Implementation without loops
        5.7749
    
    Implementation using loops
        1.0008
    
    

  • Case 4: x is already ordered and weights are supplied.
  • Note that in this case x is ordered therefore the average between consecutive values which are equal or the average of equal values is the same.

    x=[ones(5,1); 6; 7; 8.2; 8.2; 10];
    % y is a vector containing any real number.
    y=(1:10)';
    w=(21:30)';
    ysmo=repDupValWithMean(x,y,'w',w);
    disp(['      x   '   '      y   ' '     w' '      ysmo  '])
    disp([x y w ysmo])
    % The first 5 elements of ysmo are equal to sum(y(1:5).*w(1:5))/sum(w(1:5))
    % because the corresponding elements of x share the same value.
    % The elements in position 8 and 9 of ysmo are equal to
    % sum(y(8:9).*w(8:9))/sum(w(8:9)) because the corresponding elements of x
    % share the same value.
    % All the other elements of vector ysmo are equal to y.

    Input Arguments

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    x — vector with values to analyze. Vector.

    A vector with n elements that may contain duplicated values.

    It can be either a row or a column vector.

    Data Types: single| double

    y — Vector on which the computations have to be made. Vector.

    It can be either a row or a column vector.

    Data Types: single| double

    Name-Value Pair Arguments

    Specify optional comma-separated pairs of Name,Value arguments. Name is the argument name and Value is the corresponding value. Name must appear inside single quotes (' '). You can specify several name and value pair arguments in any order as Name1,Value1,...,NameN,ValueN.

    Example: false , 'w',1:n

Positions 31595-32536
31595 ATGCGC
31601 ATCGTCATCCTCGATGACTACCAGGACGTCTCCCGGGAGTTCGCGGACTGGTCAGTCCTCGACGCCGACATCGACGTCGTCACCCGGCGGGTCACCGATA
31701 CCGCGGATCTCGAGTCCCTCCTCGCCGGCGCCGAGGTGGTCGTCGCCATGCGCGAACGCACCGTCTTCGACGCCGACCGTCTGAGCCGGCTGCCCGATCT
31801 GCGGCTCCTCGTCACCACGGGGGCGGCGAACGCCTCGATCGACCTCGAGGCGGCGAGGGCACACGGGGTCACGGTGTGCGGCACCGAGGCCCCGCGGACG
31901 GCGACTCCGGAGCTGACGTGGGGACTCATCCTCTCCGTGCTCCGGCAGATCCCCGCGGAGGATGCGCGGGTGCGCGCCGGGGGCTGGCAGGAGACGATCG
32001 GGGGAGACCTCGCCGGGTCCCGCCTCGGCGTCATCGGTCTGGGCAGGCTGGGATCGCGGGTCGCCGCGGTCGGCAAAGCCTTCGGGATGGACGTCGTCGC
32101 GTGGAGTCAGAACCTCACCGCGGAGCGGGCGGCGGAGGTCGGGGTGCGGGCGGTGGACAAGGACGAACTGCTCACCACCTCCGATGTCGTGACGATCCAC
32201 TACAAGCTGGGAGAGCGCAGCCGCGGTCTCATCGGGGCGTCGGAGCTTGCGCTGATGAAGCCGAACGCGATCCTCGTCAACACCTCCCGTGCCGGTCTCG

consec —how to compute the local means.boolean.

    If consec is true the unique entries in vector x are defined as those values which are equal and consecutive.

    The default value of consec is false, therefore the unique entries in vector x are defined as those values which are equal and consecutive. When x is already sorted in order to speed up calculations it is efficient to call the procedure with the third argument consec set to true, because in this case it avoids calling the MATLAB routine issorted to check whether input vector x is sorted.

    Example: false

    Data Types: Boolean

    w —weights for the observations.vector.

    Row or column vector of length n containing the weights associated to each observations. If w is not specified we assum $w=1$ for $i=1, 2, \ldots, n$.

    Example: 'w',1:n

    Data Types: double

    Output Arguments

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    ysmo —Smoothed vector y with local means for non unique x values. Vector

    ysmo is a vector with the same dimension of y containing in correspondence of the values of y which have non unique entries in vector x, the arithmetic means of y for the corresponding elements. The unique entries in vector x can be defined as the values which are equal and consecutive or simply equal but non necessarily consecutive (depending on optional input argument consec).

    More About

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    Additional Details

    This function does not use loops and is based just on built in MATLAB functions: diff, cumsum and accumarray. See also function accumulator from John D'Errico in the file exchange.

    References

    See Also